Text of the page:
Raspberry et al v. A L Smith Trucking Inc et al

Filing 13

MEMORANDUM OPINION. Signed by Magistrate Judge John E Ott on 11/21/2016. (KAM, )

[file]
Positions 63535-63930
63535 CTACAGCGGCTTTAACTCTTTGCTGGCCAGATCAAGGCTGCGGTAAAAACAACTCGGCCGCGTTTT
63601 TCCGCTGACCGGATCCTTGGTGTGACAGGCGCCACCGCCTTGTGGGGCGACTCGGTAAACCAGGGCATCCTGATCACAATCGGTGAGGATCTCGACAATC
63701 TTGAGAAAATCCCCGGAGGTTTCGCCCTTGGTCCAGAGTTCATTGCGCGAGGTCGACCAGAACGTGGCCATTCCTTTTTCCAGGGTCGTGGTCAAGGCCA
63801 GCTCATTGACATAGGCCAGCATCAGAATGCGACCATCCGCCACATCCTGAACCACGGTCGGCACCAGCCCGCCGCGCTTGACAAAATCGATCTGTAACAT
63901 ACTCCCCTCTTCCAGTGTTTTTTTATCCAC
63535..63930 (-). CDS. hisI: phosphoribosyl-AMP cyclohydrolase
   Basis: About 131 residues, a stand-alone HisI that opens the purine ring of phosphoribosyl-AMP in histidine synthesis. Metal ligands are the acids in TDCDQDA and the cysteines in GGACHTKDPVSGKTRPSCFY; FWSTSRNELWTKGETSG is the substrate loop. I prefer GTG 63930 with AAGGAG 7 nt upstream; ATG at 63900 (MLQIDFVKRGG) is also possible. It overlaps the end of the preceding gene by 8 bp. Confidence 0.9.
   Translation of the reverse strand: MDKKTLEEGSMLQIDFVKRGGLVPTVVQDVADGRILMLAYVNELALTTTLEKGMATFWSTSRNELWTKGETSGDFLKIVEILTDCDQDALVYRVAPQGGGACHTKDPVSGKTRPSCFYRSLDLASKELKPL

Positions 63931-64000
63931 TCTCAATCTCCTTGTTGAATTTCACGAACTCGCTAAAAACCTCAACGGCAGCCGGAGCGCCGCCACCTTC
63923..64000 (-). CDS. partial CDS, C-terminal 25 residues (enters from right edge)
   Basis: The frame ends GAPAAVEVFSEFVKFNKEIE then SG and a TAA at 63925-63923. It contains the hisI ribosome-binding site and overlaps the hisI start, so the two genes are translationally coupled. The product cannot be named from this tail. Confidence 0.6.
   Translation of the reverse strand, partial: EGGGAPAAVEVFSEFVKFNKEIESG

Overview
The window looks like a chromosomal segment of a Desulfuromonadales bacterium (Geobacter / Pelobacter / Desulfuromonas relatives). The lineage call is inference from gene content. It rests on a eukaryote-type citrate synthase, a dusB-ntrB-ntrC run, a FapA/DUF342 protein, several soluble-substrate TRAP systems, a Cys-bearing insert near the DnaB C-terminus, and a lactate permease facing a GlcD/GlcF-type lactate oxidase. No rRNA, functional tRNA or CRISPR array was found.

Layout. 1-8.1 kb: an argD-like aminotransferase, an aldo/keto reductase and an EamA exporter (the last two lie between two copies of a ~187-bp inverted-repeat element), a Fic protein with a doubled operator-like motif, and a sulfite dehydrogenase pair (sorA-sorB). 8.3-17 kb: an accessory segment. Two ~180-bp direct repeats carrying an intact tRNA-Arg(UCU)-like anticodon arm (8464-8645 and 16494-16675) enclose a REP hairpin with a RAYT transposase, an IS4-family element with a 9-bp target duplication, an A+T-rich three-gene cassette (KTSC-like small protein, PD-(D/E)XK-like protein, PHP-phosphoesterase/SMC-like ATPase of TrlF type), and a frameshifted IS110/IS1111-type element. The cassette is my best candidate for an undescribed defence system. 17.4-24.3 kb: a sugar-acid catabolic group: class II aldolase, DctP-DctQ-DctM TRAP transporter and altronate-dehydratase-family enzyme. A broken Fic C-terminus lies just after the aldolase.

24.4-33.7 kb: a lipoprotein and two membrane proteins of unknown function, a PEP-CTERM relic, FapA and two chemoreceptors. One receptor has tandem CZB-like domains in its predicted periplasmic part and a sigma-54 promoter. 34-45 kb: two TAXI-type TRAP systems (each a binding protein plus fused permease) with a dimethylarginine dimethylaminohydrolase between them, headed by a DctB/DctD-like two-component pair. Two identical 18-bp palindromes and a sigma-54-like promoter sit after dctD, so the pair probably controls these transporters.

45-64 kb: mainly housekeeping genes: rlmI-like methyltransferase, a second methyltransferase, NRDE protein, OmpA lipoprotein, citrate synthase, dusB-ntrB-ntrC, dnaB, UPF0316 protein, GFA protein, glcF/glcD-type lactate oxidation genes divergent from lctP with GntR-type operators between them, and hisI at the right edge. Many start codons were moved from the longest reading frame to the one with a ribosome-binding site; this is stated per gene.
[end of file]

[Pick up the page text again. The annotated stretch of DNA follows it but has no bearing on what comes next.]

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FILED 2016 Nov-21 PM 03:37 U.S. DISTRICT COURT N.D. OF ALABAMA IN THE UNITED STATES DISTRICT COURT FOR THE NORTHERN DISTRICT OF ALABAMA SOUTHERN DIVISION KEION RASPBERRY and ROSALIND RASPBERRY, Individually and as the Mother and Natural Friend of Ka. R., a Minor, and Kr. R., a Minor, Plaintiffs, v. A.L. SMITH TRUCKING, INC., and MATT MAZINGO, Defendants. ) ) ) ) ) ) ) ) ) ) ) ) ) ) Case No. 2:16-cv-01187-JEO MEMORANDUM OPINION This case is before the court on the Plaintiffs’ motion to remand the case to the Circuit Court of Jefferson County, Alabama. (Doc. 3). The motion includes a request for an award of attorney’s fees, costs, and expenses incurred as a result of the removal. The Defendants have filed a response in opposition to the motion to remand (doc. 7) and the Plaintiffs have replied (doc. 8). For the reasons that follow, the court will grant the Plaintiffs’ motion to remand but deny their request for fees, costs, and expenses. PROCEDURAL HISTORY Plaintiffs Rosalind Raspberry, Keion Raspberry, Ka. R. (a minor), and Kr. R. (a minor) filed this action in the Circuit Court of Jefferson County, Alabama. (Doc. 1-1). In their complaint, the Plaintiffs allege that they were injured in a motor vehicle accident allegedly caused by Defendant Matt Mazingo. They allege that Rosalind Raspberry was driving an automobile in which the other three Plaintiffs were passengers, and that Mazingo, who was driving a tractor-trailer, turned right in the direct path of Rosalind Raspberry’s vehicle, causing her to swerve, lose control of the vehicle, and strike a pole. (Id. at ¶¶ 7-8). The Plaintiffs have asserted claims against Mazingo for negligence and wantonness and a claim against his employer, Defendant A.L. Smith Trucking, Inc., for negligent hiring, training, and supervision. In the complaint, each Plaintiff identifies the specific physical injuries that he or she allegedly suffered in the accident. (Id. at ¶¶ 25-28). Each Plaintiff also alleges pain and suffering, loss of enjoyment of life, and mental anguish. (Id.) None of the Plaintiffs, however, makes a demand for a specified amount of damages. Rather, the Plaintiffs as a group “demand judgment against [the] Defendants for compensatory and punitive damages to be determined by the enlightened conscience of the jury.” (Id. at 7). The Defendants removed the case to this court. (Doc. 1). In their notice of removal, the Defendants assert that this court has diversity jurisdiction over the case pursuant to 28 U.S.C. § 1332. They assert that there is complete diversity of citizenship between the parties and that the amount in controversy exceeds $75,000.00, exclusive of interest and costs. 2 With respect to the amount in controversy, the Defendants assert that it is “facially apparent from the Complaint that the damages sought exceed the jurisdictional minimum because Plaintiff[s] [are] seeking recovery for … compensatory damages for permanent injuries to [their] neck, back, nerves, muscles and ligaments of [the] neck, shoulders and spine.” (Doc. 1 at ¶ 9) The Defendants also note that the Plaintiffs “seek an award for physical pain and mental anguish, and for loss of enjoyment of life,” as well as punitive damages. (Id.) Following removal, the Plaintiffs filed the instant motion to remand. (Doc. 3). Although the Plaintiffs do not dispute that there is complete diversity of citizenship between the parties, they argue that the Defendants have failed to establish that the amount in controversy exceeds $75,000.00, exclusive of interest and costs. The Plaintiffs note that their complaint “is silent as to the amount of their damages” and argue that there is “no evidence … by which to make an informed assessment of the amount in controversy.” (Id. at 7). They further argue that the Defendants have not offered “any evidence to show … that punitive damages, when combined with the specific damages sought in the Complaint, would be in excess of the jurisdictional requirement of $75,000.” (Id. at 10). They also argue that their respective claims cannot be aggregated to reach the jurisdictional threshold. (Id. at 12-14). 3 The Defendants oppose the motion to remand. (Doc. 7). In their opposition, the Defendants again assert that it is “facially apparent from looking at the Complaint of the four Plaintiffs that their claims meet the jurisdictional minimum.” (Id. at 2). They argue that because “all four of the Plaintiffs’ claims arise out of a single occurrence” and because “Alabama recognizes joint and several liability,” the claims of all four Plaintiffs against both Defendants should be added together to determine if the jurisdictional requirement is met. (Id. at 3-4). The Defendants argue that when the claims of all four Plaintiffs against both Defendants are combined, “common sense dictates that the jurisdictional minimum is met.” (Id. at 4). They further argue that “if the four Plaintiffs prevail on their claims for punitive damages, the award would easily exceed 75,000.” (Id. at 8). DISCUSSION A. Legal Standards “A removing defendant bears the burden of proving proper federal jurisdiction.” Leonard v. Enterprise Rent A Car, 279 F.3d 967, 972 (11th Cir. 2002). Where a plaintiff makes “‘an unspecified demand for damages in state court, a removing defendant must prove by a preponderance of the evidence that the amount in controversy more likely than not exceeds the … jurisdictional requirement.’” Roe v. Michelin N. Am., Inc., 613 F.3d 1058, 1061 (11th Cir. 2010) (quoting Tapscott v. MS Dealer Service Corp., 77 F.3d 1353, 1357 (11th Cir. 4 1996)). If the removing defendant alleges that removability “is apparent from the face of the complaint,” as the Defendants do here, “the district court must evaluate whether the complaint itself satisfies the defendant’s burden.” Id. The district court is permitted to make “‘reasonable deductions, reasonable inferences, or other reasonable extrapolations’ from the pleadings to determine whether it is facially apparent that a case is removable.” Id. at 1061-62 (quoting Pretka v. Kolter City Plaza II, Inc., 608 F.3d 744, 754 (11th Cir. 2010)). The court may use its “judicial experience and common sense in determining whether the case stated in [the] complaint meets federal jurisdictional requirements.” Id. at 1062. As part of the court’s evaluation, a demand for “punitive damages must be considered … unless it is apparent to a legal certainty that such cannot be recovered.” Holley Equip. Co. v. Credit Alliance Corp., 821 F.2d 1531, 1535 (11th Cir. 1987) (internal citations omitted). When multiple plaintiffs assert claims in a single complaint, as is the case here, the general rule is that “if no single plaintiff’s claim satisfies the requisite amount in controversy, there can be no diversity jurisdiction.” Morrison v. Allstate Indem. Co., 228 F.3d 1255, 1262 (11th Cir. 2000); Lowery v. Alabama. Power Co., 483 F.3d 1184, 1198 n.31 (11th Cir. 2007) (“Section 1322(a)’s amount in controversy requirement does not allow the claims of multiple plaintiffs to be aggregated to reach the jurisdictional threshold, … and the claims of at least one of 5 the individual plaintiffs must exceed the amount in controversy threshold for the court to assert jurisdiction.” (citations omitted)). “However, there are situations in which multiple plaintiffs have a unified, indivisible interest in some common fund that is the object of litigation, permitting them to add together, or ‘aggregate,’ their individual stakes to reach the amount in controversy threshold.” Morrison, 228 F.3d at 1262; see Zahn v. Int’l Paper Co., 414 U.S. 291, 294 (1973) (“[W]hen several plaintiffs unite to enforce a single title or right, in which they have a common and undivided interest, it is enough if their interests collectively equal the jurisdictional amount.” (quotation marks and citation omitted)). The Eleventh Circuit has observed that “the presence of a ‘common and undivided interest’ is rather uncommon, existing only when the defendant owes an obligation to the group of plaintiffs as a group and not to the individuals severally.” Id. “[I]f plaintiffs’ rights are not affected by the rights of co-plaintiffs, then there can be no aggregation. . . . In other words, the obligation to the plaintiffs must be a joint one.” Eagle Star Ins. Co. v. Maltes, 313 F.2d 778, 781 (5th Cir. 1963). B. Analysis 1. Aggregation The court turns first to the issue of aggregation. The Defendants argue that because all four Plaintiffs’ claims arise out of a single motor vehicle accident in which they were passengers in a single automobile, the Plaintiffs have a “unified” 6 interest in recovering from the Defendants such that their claims should be aggregated for purposes of determining the amount in controversy. (Doc. 7 at 3). The court does not agree. To the extent the Defendants may be liable to the Plaintiffs for the injuries they allegedly suffered in the accident, the Defendants are not liable to the Plaintiffs as a group, but rather to the Plaintiffs severally. Each Plaintiff has separate and distinct claims based on his or her own injuries. If all of the Plaintiffs prevail at trial, each Plaintiff will recover the amount of his or her own proven damages, without affecting the rights or recoveries of the other Plaintiffs. Likewise, if one Plaintiff drops out of the lawsuit or recovers nothing, the rights of the other Plaintiffs will be unaffected. All, some, or none of the Plaintiffs may ultimately recover damages, independently of one another.1 The Defendants also argue that the Plaintiffs’ claims should be aggregated because there is “a single insurance policy with a single, aggregate limit of proceeds available to the Plaintiffs.” (Doc. 7 at 3). The insurance policy, however, is not referenced anywhere in the Plaintiffs’ complaint and is not the object of their lawsuit. The Plaintiffs are not contending that the insurance policy constitutes some kind of “common fund” in which they have a unified interest, nor are they seeking distribution of the face amount of the policy (whatever that may be) under 1 The court notes that the Defendants have not identified a single case allowing the aggregation of claims for jurisdictional purposes under similar circumstances as this case—where multiple plaintiffs have filed suit to recover for injuries allegedly sustained in an accident. 7 a single title or right they hold as a group. See Morrison, 228 F.3d at 1263 (“Plaintiffs in paradigm ‘common fund’ cases assert claims to a piece of land, a trust fund, an estate, an insurance policy, a lien, or an item of collateral, which they claim as common owners or in which they share a common interest arising under a single title or right.” (quoting Gilman v. BHC Secs., Inc., 104 F.3d 1418, 1424 (2d Cir.1997) (internal quotation marks omitted)). The existence or amount of any available insurance is irrelevant to whether any of the Plaintiffs is entitled to recover damages from the Defendants and, if so, what the amount of those damages may be. In sum, the Plaintiffs are not asserting a “unified, indivisible interest” in a “common fund.” Each Plaintiff is seeking to recover damages for his or her own alleged injuries resulting from the motor vehicle accident. Accordingly, the Plaintiffs’ claims cannot be aggregated to satisfy the amount-in-controversy threshold. The claims of at least one Plaintiff must exceed the $75,000.00 threshold; otherwise, there is no diversity jurisdiction in this court. 2. Amount in Controversy Having examined the Plaintiffs’ complaint, the court is not convinced that it is “facially apparent” from the complaint that any Plaintiff’s claims exceed the $75,000.00 jurisdictional requirement. There is, quite simply, insufficient information in the complaint regarding the nature and extent of each Plaintiff’s 8 alleged injuries to allow the court, using its common sense and judicial experience, to conclude that any Plaintiff’s claims “more likely than not” exceed $75,000.00. Based on the court’s examination of the complaint, it appears that Plaintiff Rosalind Raspberry suffered more physical injuries in the accident than any of the other Plaintiffs. The complaint alleges that Rosalind Raspberry suffered three fractured ribs, cervicalgia, cervical sprain/strain, lower back pain, lumbar sprain/strain, injury to her shoulder/upper arm, knee/leg pain, swelling in her knee, muscle spasms, and muscle weakness. (Doc. 1-1at ¶ 25). However, the complaint says nothing about the extent or seriousness of any of these alleged injuries.2 The complaint is silent as to any medical treatment Rosalind Raspberry received for her injuries, how long any such treatment lasted, and what any such treatment has cost in the form of medical expenses. Notably, there is no allegation that any of her injuries are permanent or that she will require ongoing treatment for any of her injuries. Similarly, although the complaint alleges generally that Rosalind Raspberry (as well as the other Plaintiffs) has experienced a loss of enjoyment of life and mental anguish as a consequence of the Defendants’ alleged conduct, there is nothing in the complaint to enable the court to draw any sort of reasonable 2 Similarly, the complaint says nothing about the extent or seriousness of any of the physical injuries allegedly suffered by the other Plaintiffs. 9 inference about the nature and extent of these non-physical injuries. The complaint provides no information about how the accident impacted (or is still impacting) her enjoyment of life, what mental anguish she experienced (or is still experiencing), and whether she received (or is still receiving) any mental health or other treatment for her mental anguish. 3 The court has no way to calculate or estimate the amount of damages that might be awarded to Rosalind Raspberry for her alleged loss of enjoyment of life and mental anguish without engaging in impermissible speculation. See Pretka, 608 F.3d at 753-54 (“[W]ithout facts or specific allegations, the amount in controversy could be ‘divined [only] by looking at the stars’—only through speculation—and that is impermissible.” (citing Lowery, 483 F.3d at 1209, 1215)). Finally, Rosalind Raspberry (as well as the other Plaintiffs) seeks to recover punitive damages. While it may not be apparent to a “legal certainty” that she (and the other Plaintiffs) will be unable to recover punitive damages, by the same token “the court cannot say that the claim[] for punitive damages, without a clear picture of the dollar value of compensatory damages, or more facts describing the [D]efendants’ alleged conduct, will make this case worth more than $75,000.” Snellgrove v. Goodyear Tire & Rubber Co., 2015 WL 235367, *4 (N.D. Ala. 2014) (Hopkins, J.); compare Blackwell v. Great Am. Fin. Res., Inc., 620 F. Supp. 2d 3 The complaint also provides no information about the loss of enjoyment of life and mental anguish allegedly experienced by the other Plaintiffs. 10 1289, 1291-92 (N.D. Ala. 2009) (Blackburn, C.J.) (finding that the plaintiff’s claims for punitive damages were sufficient to establish diversity jurisdiction, where the plaintiff alleged compensatory damages of $23,172.28 and “a punitive award of slightly more than double the compensatory damages would occasion an amount in controversy that exceeds the jurisdictional minimum”). Other than the boilerplate allegation that Mazingo exhibited a “reckless disregard” for the Plaintiffs’ safety by “consciously” making a right-hand turn in the path of Rosalind Raspberry’s vehicle (doc. 1-1 at ¶ 17), the complaint provides no clue as to the alleged wantonness or recklessness of Mazingo’s conduct, such as whether he was exceeding the speed limit. Coupled with the absence of any information regarding the extent and seriousness of Rosalind Raspberry’s injuries and the dollar value of her alleged compensatory damages, the court could do no more than guess as to the value of any punitive damages that might be awarded. Based on the above, the court finds that the Defendants have not met their burden of establishing by a preponderance of the evidence that Rosalind Raspberry’s claims—or, by extension, any other Plaintiff’s claims—“more likely than not” exceed the amount-in-controversy threshold of $75,000.00. Accordingly, the court lacks diversity jurisdiction over the case, which is due to be remanded to the Circuit Court of Jefferson County, Alabama. 11 3. Fees, Costs, and Expenses In their motion to remand, the Plaintiffs argue that an award of attorney’s fees, costs, and expenses is warranted for the time and expense they have incurred in seeking remand of this action. (Doc. 3 at 14-15). An order remanding a removed case to state court “may require the payment of just costs and any actual expenses, including attorney fees, incurred as a result of removal.” 28 U.S.C. § 1447(c). The Supreme Court has held that “the standard for awarding fees should turn on the reasonableness of the removal. Absent unusual circumstances, courts may award fees under § 1447(c) only where the removing party lacked an objectively reasonable basis for seeking removal.” Martin v. Franklin Capital Corp., 546 U.S. 132, 141 (2005). Here, although the court has determined that the case is due to be remanded, the court is otherwise satisfied that the Defendants had an objectively reasonable basis for removing the case. The Plaintiffs’ request for fees, costs, and expenses will be denied. CONCLUSION For the foregoing reasons, the Plaintiffs’ motion to remand (doc. 3) will be GRANTED except to the extent that the Plaintiffs have requested an award of attorney’s fees, costs and expenses. A separate order remanding the case to the Circuit Court of Jefferson County, Alabama, will be entered. 12 DONE this 21st day of November, 2016. _________________________________ JOHN E. OTT Chief United States Magistrate Judge 13